Naval architecture firm Tymor Marine and the University of Edinburgh – supported and funded by CENSIS – have created a machine vision tool, powered by deep learning, that will automate and more accurately undertake the reading of draught marks on ships.
Draught marks – numbers marked in increments on the side of vessels to indicate how much of the ship is submerged – are currently measured and recorded by eye from the quay or a boat, similar to the way they have been for more than two millennia.
However, the measurements are often open to interpretation – waves, faded markings, lighting, and marine growth are just some of the factors that can lead to different readings being taken from the same vessel. Mariners also have to check the marks on both sides of a ship, which can take hours, requires a boat, and involves health and safety risks.
Accurate draught readings are critical for ensuring a ship’s stability, indicating how much cargo it is carrying and what depths it can safely navigate. The readings are also checked by port authorities to ensure vessels are complying with local limits and regulations.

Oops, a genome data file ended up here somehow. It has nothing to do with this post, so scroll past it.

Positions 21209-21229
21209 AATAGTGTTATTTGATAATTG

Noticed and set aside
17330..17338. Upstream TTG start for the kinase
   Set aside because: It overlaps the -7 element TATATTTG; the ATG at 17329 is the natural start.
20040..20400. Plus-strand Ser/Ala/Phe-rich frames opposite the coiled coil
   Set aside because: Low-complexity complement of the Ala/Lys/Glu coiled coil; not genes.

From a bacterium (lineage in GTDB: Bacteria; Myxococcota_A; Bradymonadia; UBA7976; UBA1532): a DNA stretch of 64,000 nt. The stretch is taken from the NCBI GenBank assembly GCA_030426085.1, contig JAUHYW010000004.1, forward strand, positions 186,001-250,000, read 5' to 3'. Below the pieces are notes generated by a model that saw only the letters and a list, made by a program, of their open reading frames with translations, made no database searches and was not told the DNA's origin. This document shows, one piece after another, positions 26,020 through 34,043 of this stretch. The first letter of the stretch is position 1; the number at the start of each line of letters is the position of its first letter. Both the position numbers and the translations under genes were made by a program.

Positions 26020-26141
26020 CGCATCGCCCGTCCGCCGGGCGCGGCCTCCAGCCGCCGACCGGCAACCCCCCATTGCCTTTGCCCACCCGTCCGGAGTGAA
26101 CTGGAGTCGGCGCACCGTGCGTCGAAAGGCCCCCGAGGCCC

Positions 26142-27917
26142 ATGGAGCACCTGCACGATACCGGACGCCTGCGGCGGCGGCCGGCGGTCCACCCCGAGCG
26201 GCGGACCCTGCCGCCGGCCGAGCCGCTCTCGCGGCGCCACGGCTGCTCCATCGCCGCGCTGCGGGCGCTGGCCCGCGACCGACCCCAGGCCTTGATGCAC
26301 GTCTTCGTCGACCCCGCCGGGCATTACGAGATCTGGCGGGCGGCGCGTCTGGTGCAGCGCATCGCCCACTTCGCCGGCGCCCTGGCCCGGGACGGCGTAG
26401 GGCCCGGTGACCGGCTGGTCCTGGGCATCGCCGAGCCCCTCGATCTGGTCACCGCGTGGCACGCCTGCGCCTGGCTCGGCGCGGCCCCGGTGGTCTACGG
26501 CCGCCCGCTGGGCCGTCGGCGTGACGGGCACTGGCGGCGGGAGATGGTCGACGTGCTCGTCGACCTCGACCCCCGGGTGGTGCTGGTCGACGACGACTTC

The technology uses algorithms applied to video recordings of ships to accurately identify where the water line reaches on a ship’s hull. Tymor Marine and the team at the University of Edinburgh – led by Dr Hakan Bilen of the university’s School of Informatics – will continue to develop the technology, with the aim of creating a smartphone app that allows seafarers to record draught marks and upload them to the cloud for real-time readings.